Monday, April 24, 2017

1841 Quilt for a Methodist Minister

I've been sorting pictures of quilts dated in the early 1840s.
This one caught my eye for many reasons. I recognized the chintz in
the edge triangles as one in my collection.

Years ago Terry Thompson and I copied it for our Coral Gardens repro fabric line.
We called it Trumpet Vine.

The chintz fills out the edges of this cut-out chintz applique sampler
quilt dated 1841 that was sold in an auction.

I saved photos of several of the inscriptions and dates.
It was a gift for
"Mr and Mrs Dandy
Presented by thier (sic)
Friends of

"Mrs. Ann H Bryan

The quilt given to the Dandys is one of the earliest date-inscribed signature quilts so I looked into it a little further. Who were those Dandy people?

I was a little surprised to find them as pillars of the Methodist Church (I was leaning towards Quakers as early album quilt signers). Reverend James H and Charlotte C. Dandy were residents of Bordentown in Burlington County, New Jersey for a short time. The New Jersey records of the church list them in Bordentown in 1840.

Mrs. Sarah Stockhom

"Mrs. Mary M. Thompson
Bordentown, N.J."

"Mrs. Elizabeth A Ferdinand

From Charlotte Temple Dandy's 1890 obituary in the Newark Conference Minutes:
"Mrs. Charlotte C. Dandy was born January 17, 1807, in Albany, N. Y., and died November 33, 1890, in Philadelphia, Pa. In youth she was converted and united with the Methodist Episcopal Church. She was married in 1825 to the late Rev. James H. Dandy, with whom she lived for fifty seven years. Nine children were given her, only three of whom survive —General George B. Dandy, Washington, D. C; Mrs. Amelia Hadden, Perth Amboy, N. J.; and Mrs. Samuel D. Mack, Philadelphia, Pa. One of her sons, Major James H. Dandy, was killed in battle at Fort Gregg, April, 1865, at the age of 23. In commemoration of his patriotic services a Grand Army post took his name....
After her husband's death, May 12, 1882, she had several attacks of sickness, but, contrary to the expectations of her friends, recovered. At the home of Mrs. Hadden, in Perth Amboy, in 1888, she again was dangerously ill.... funeral services were held in Philadelphia on Tuesday evening, November 25, [1890] in Grace Methodist Episcopal Church. On Wednesday, November 26, another service was held at Perth Amboy, conducted by Revs. B. O. Parvin and W. E. Blakeslee. Her remains were buried by the side of her husband in Alpine Cemetery, on the confines of the latter city, there to wait the summons of the Master."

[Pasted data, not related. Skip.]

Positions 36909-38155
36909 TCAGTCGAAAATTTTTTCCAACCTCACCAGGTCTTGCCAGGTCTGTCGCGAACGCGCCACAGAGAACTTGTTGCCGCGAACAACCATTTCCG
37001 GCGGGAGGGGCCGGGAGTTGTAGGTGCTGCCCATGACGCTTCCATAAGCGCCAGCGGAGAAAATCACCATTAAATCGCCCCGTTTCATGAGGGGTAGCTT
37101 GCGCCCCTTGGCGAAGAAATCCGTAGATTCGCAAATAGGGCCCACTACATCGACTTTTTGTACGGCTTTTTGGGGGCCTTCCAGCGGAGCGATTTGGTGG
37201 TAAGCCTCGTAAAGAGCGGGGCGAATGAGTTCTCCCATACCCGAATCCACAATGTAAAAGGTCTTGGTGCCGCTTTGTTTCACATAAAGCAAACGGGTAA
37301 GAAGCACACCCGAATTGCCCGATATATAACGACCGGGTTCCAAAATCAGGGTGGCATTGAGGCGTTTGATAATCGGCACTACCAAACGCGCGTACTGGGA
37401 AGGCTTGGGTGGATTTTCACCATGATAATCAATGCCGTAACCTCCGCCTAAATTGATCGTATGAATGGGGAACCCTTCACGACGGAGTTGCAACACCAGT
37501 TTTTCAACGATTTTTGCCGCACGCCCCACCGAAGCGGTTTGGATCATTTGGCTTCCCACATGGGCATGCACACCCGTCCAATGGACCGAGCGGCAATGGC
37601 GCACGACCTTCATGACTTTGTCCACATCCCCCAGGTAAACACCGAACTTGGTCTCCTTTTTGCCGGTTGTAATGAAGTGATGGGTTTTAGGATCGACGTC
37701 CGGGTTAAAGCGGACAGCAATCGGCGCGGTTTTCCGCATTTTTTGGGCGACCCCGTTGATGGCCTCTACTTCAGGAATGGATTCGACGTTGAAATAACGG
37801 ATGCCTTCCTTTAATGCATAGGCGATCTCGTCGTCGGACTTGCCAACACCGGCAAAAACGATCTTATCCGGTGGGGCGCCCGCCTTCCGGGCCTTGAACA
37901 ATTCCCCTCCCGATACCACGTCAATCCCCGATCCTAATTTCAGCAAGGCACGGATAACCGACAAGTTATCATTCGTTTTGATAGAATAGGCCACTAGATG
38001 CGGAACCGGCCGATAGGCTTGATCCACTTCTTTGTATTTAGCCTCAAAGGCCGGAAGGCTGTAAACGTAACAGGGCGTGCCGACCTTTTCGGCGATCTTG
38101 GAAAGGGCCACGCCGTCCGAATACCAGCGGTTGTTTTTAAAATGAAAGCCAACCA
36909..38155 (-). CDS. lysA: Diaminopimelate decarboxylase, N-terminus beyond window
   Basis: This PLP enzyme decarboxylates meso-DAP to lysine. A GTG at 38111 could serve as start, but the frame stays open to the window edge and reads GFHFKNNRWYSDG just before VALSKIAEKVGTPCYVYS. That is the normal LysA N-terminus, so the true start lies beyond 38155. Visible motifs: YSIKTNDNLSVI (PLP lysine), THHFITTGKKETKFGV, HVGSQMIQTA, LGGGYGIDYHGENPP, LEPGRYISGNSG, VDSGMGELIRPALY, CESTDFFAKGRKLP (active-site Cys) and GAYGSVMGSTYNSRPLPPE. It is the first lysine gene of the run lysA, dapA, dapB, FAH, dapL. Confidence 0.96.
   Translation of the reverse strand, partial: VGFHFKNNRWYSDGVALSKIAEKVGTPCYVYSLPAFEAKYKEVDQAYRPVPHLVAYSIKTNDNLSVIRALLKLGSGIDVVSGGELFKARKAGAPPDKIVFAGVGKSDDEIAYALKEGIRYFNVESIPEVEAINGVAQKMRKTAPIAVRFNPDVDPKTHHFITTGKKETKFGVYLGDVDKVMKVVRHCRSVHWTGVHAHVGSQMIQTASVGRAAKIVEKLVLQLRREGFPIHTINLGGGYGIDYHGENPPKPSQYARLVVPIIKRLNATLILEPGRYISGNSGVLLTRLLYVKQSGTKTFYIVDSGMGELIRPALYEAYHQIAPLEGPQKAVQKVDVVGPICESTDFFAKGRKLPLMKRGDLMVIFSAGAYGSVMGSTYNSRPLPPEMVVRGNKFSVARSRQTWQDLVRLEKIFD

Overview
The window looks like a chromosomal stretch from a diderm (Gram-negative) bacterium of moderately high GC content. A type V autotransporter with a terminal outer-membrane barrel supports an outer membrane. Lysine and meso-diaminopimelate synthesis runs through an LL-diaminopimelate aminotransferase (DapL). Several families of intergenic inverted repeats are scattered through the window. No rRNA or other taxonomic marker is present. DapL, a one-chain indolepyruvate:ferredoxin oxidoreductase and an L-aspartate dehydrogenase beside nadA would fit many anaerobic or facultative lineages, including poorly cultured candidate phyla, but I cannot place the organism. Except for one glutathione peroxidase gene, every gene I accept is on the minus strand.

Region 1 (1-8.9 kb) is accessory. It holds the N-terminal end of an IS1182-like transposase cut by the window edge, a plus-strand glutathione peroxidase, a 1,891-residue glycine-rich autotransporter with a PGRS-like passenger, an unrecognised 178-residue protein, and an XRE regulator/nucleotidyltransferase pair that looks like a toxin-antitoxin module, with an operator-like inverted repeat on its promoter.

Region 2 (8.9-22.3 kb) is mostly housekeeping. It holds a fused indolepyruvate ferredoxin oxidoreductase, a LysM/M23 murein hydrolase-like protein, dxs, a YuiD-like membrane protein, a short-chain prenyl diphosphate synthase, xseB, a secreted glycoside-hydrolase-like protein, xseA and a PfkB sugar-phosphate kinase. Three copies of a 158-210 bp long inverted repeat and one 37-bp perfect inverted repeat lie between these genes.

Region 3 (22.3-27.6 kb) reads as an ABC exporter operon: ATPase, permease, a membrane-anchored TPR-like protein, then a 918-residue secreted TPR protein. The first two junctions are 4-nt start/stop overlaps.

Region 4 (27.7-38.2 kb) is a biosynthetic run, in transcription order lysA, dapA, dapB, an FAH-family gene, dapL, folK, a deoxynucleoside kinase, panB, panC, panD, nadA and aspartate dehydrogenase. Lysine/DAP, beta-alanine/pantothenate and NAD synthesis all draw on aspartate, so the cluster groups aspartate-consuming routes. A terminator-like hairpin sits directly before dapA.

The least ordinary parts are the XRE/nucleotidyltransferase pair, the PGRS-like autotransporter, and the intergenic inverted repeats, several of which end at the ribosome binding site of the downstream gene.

Son  Union General George Brown Dandy (1830-1911)
was born in Macon, Georgia.

James Harvey Dandy's obituary listed circuits and stations, primarily in New Jersey,  where he'd served as a Methodist Minister:
Long Branch
Mount Holly
Staten Island
Perth Amboy

I list the towns to emphasize the typical traveling life for a Methodist minister and family. Charlotte Dandy may have shown her beautiful quilt to her new friends in Bridgeton, Mount Holly, Staten Island, etc.

It's not difficult to guess how the fashion for signature quilts was spread from town to town.

See my Pinterest board picturing quilts dated 1841. If you click twice on the quilt you might find the source, but this one---I found it in an online auction somewhere, sometime.

See Charlotte Dandy's obituary here:


  1. Hi Barbara, thank you for this post, it particularly struck a chord with me; my Dad was a Methodist minister (here in Australia before it became the Uniting Church in Australia). Not much has changed over the years as we moved every 5 to 7 years to a new parish, not quite as often as the Dandy's, but still a lot of moving! Such a beautiful quilt. Thank you.

  2. Does anyone happen have any pieces of Barbara's Ragtime collection from a few years ago that they'd be willing to sell? I have some but am looking for more!